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Not All Change is the Same – Credit Union Edition

Originally published on CUInsight.com

How often do you hear advice suggesting you “make a change” or “step out of your comfort zone”? There’s a reason…consistency might be easier, safer, and reliable, but it doesn’t promote growth. Making a change is good, if it’s in the right direction, for the right reasons.

Yet not all change is the same. And that’s ok. So how do we make sure our diligent effort produces the best (or any) results? By understanding the kind of change you need.

Away Means Different Things

Joe Standing on Rocks
Joe following a 30 year tradition of climbing rocks.

Regular readers know I love to travel, especially to see friends who happen to live in really cool places. They’re no longer off-limits (thank you thank you thank you vaccine researchers and nurses!). Far off places, daring sword fights, magic spells, a prince in disguise!

My last post came from the seaside deck of a Rhode Island home. I had a lot to say about creativity being driven by a change of scenery. Perhaps after all our time stuck in the same environments, variety is a hot topic. Consider this, “change stuff, part 2.”

Since that trip, I’ve done more traveling! Crazy, I know. When in RI, I can count on connecting with kids, participating in impromptu art projects, and riding around in Teslas. Really, it’s a tough life. And the inspiration I get from the experiences are unique.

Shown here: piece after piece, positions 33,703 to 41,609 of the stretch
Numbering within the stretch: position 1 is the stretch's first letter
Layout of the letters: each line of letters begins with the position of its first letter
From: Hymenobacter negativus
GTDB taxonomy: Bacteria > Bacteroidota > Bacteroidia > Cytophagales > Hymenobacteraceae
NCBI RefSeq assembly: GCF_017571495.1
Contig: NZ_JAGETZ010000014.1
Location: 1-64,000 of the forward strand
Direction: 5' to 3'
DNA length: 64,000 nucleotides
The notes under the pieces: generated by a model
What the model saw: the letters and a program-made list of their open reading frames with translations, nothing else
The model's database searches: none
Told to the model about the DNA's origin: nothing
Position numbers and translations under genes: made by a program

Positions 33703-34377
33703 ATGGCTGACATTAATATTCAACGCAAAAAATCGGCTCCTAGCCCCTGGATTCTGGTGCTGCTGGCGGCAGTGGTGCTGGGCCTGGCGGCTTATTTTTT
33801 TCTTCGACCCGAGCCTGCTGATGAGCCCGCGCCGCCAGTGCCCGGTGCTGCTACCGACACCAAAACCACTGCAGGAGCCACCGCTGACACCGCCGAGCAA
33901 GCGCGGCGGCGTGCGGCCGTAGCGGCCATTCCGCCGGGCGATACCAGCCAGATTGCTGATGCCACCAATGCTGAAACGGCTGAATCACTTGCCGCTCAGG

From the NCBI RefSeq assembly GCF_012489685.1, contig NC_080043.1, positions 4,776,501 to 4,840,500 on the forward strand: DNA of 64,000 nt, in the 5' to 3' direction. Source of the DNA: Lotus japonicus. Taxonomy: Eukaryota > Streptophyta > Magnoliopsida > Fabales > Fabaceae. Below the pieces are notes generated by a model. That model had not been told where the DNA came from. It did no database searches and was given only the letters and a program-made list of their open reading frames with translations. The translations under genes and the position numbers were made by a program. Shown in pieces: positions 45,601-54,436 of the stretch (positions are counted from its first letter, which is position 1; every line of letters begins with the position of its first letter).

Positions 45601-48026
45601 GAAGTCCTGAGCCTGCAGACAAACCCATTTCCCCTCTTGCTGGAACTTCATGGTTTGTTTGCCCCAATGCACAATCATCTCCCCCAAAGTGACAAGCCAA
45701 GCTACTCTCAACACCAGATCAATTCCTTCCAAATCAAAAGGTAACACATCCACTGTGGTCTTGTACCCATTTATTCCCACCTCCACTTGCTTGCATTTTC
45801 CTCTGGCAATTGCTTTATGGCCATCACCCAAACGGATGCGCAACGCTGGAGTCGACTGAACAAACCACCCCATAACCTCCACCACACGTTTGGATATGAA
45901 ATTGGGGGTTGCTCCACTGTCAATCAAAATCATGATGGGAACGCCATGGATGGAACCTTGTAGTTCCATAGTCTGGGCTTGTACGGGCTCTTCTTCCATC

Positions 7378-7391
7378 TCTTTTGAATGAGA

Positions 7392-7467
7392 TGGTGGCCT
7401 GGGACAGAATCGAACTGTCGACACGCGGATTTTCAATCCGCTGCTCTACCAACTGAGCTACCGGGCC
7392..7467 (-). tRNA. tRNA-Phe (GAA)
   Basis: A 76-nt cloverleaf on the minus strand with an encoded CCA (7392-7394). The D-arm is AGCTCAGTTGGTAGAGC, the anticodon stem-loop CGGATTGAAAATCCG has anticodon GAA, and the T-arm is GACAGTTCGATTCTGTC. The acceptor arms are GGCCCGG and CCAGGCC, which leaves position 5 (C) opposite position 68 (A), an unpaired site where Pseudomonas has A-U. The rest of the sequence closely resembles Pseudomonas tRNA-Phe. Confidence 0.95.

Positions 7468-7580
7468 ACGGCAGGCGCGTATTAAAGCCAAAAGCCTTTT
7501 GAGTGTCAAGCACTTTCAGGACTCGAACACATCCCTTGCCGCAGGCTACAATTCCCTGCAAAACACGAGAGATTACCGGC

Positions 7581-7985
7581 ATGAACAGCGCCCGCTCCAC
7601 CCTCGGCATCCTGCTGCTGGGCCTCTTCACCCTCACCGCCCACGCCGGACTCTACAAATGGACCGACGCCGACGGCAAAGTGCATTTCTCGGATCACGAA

Last month, I reconnected with one of my best friends. She lives with her boyfriend and foster rabbit north of Atlanta. They’re child-free, big on hiking, RVing across the country, kayaking, boating, and cars that go fast while making satisfying noises.

Young Deer
As seen on one of our trails.

It’s a vastly different environment. Their neighbor even built a Miata race car! (I was able to ride along, which was a blast) We also had the chance to go on longer hikes through nearby National Park sites, see deer, and jet boat around on big lakes. More change, totally different.

You Get What You Experience

Each of these trips provided a separate set of insights. For the former, well, you saw my writeup. From the latter, I had less “downtime”. Whether playing complex and awesome board games or learning how to engineer a solar system into an RV, we were always active.

Turns out, I needed a bit of this, too. Sure, I didn’t sit down on my computer and draft out posts as much (maybe not exactly ideal), but we were tending to bonds built over many years. Had I gone with the same expectations of seeing nephews, I’d have been really disappointed.

It’s a bit like traveling to Disney (which I also did in this span). No one goes there to “relax and settle down for a while”, as much as their marketing might imply you can. Many know the feeling of needing a vacation from that vacation. Still fun, just totally different.